For years, composites manufacturers have benefitted from China's bullish government policies on wind energy, with windmill-blade construction often making up the largest part of their business in China.
After a few years of unbridled growth, however, China's government is putting on the brakes and composites manufacturers are feeling the effects.
“Last year, China installed 17 gigawatts of new wind energy,” said Beth Rettig, spokeswoman for Toledo, Ohio-based Owens Corning. “This year they will maybe make it to 10.” At 7,500 tons of composite materials per gigawatt, Rettig said, the slowdown is going to impact the whole supply chain.
The reduction in China is not limited to the wind market. At the recent China International Composites Industrial Technical Expo, held Sept. 7-9 in Shanghai, companies said they have seen slowing in the automotive market, in construction and in the manufacture of trains.
“We are doing well overall — business is up — but there has definitely been a slowdown,” said Dale Silvernell, director of IDI Composites International's Asia-Pacific supply chain. “The only market that's been unhampered by the slowdown is the metro system,” he said.
IDI International's U.S. headquarters is in Noblesville, Ind.
While different markets have cooled for different reasons, the dampened pace of growth can be traced back to government policies. In the real estate market, for instance, China's central government has put policies in place to help curb rising housing prices, limiting the number of home purchases that can be made by one buyer. Tightened lending policies and higher mortgage rates have put pressure on developers and slowed the typical lightning pace of construction.
In the rail industry, investment dropped following a deadly high-speed crash in the Chinese city of Wenzhou. Following the crash in July, rail construction investment dropped 25 percent.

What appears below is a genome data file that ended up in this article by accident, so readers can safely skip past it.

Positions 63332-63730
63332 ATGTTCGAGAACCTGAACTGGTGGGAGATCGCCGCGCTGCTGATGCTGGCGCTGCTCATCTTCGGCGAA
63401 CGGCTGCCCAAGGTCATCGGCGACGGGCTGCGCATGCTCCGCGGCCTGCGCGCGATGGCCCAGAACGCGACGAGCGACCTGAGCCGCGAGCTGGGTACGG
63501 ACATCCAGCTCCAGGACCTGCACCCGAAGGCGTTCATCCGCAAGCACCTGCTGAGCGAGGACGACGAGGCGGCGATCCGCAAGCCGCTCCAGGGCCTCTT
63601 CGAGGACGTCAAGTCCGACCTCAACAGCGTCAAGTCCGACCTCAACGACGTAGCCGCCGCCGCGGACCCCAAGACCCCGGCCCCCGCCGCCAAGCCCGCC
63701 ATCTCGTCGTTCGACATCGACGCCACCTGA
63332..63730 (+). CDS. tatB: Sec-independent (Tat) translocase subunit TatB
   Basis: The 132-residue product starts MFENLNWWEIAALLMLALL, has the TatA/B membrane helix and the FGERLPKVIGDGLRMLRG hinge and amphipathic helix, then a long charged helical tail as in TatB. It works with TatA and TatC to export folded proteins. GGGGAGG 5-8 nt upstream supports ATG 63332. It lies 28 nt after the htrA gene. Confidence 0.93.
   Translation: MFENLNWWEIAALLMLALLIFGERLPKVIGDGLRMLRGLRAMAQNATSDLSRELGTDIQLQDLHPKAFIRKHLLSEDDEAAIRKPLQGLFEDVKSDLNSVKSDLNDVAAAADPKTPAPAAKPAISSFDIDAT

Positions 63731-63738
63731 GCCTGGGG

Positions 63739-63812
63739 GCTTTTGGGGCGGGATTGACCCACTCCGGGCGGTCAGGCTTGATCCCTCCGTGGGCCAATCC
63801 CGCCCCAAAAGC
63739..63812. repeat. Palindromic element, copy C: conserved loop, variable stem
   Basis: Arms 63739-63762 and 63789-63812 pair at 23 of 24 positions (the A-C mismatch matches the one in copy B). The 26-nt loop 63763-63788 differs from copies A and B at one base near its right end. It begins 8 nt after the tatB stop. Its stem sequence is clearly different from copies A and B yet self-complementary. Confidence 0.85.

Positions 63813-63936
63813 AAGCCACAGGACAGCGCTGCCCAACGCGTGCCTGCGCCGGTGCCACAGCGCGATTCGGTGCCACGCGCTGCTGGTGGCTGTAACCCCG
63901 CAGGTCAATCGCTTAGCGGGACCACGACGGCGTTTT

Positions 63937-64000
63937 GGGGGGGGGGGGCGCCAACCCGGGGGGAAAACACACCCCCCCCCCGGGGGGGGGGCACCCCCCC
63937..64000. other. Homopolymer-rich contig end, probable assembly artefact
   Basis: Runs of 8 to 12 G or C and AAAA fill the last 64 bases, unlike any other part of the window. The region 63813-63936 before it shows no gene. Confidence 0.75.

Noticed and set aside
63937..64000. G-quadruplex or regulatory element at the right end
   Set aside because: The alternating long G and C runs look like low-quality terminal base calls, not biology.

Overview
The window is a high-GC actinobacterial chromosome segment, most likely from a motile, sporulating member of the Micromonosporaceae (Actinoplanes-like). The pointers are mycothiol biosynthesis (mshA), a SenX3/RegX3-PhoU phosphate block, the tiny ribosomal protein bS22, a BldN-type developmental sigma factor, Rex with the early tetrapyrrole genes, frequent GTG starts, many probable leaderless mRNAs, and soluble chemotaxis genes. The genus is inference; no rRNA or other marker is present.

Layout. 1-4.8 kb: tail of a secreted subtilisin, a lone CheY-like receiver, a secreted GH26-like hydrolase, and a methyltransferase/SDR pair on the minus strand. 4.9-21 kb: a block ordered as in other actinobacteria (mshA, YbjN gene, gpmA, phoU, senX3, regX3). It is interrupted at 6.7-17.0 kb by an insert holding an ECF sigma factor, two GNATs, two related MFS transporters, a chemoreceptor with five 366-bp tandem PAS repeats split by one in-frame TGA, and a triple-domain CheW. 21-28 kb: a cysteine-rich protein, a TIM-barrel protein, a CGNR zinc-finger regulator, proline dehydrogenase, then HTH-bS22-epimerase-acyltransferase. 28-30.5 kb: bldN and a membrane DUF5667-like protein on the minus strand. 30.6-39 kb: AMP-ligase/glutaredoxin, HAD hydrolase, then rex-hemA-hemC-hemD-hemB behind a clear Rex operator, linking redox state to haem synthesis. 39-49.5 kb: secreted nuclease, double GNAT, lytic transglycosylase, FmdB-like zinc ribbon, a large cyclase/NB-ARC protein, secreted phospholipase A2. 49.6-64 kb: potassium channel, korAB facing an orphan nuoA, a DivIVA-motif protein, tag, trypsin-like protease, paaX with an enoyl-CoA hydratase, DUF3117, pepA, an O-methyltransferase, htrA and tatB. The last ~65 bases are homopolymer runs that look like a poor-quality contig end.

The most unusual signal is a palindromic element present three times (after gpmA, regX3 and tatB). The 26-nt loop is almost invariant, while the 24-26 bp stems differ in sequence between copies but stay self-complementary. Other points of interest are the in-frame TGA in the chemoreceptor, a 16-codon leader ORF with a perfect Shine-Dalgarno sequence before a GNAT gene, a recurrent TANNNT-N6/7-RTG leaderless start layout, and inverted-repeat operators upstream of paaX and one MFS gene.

Of all the markets for composites, however, wind has been the most acutely affected. Despite the slowdown, “We are [still] seeing a lot of growth in wind in China,” said Christian Koppenberg, sales director at SGL Group, a Wiesbaden, Germany, manufacturer of carbon composites. “The European market is saturated; in China there is growth and there are new technologies being adopted — that's where you want to be.”
The slowdown in the wind industry has come after China encountered difficulties with its already-installed wind power.
Windmills on land are designed to turn only a percentage of the time, explained Sam Chi, commercial director of global wind energy at Owens Corning. The electricity grid wasn't prepared for situations when all the turbines would turn at once; when that happened, it created a power surge.
“I think they noticed this happening and realized that they need to improve the standards,” said Chi.
Now, new turbines can no longer be approved locally, but have to go through the central government. They are also required to include technology to protect against power surges.
“From 2005-2009, the wind-energy market grew incredibly fast,” Chi said. “Now we're back to 2009 levels.”
Chi predicts the slowdown will continue at least for another 12 months. In the meantime, companies are competing for a smaller market and looking to other applications to fill the gaps.
“We're not backing off even in light of the slowdown,” said Marcel Loyson, industrial composites business leader at Dow Formulated Composites in Midland, Mich. “We're still very committed to making more-efficient blades for the China market.
“This is temporary,” Loyson said. “Globally, the wind market is only going to get larger.”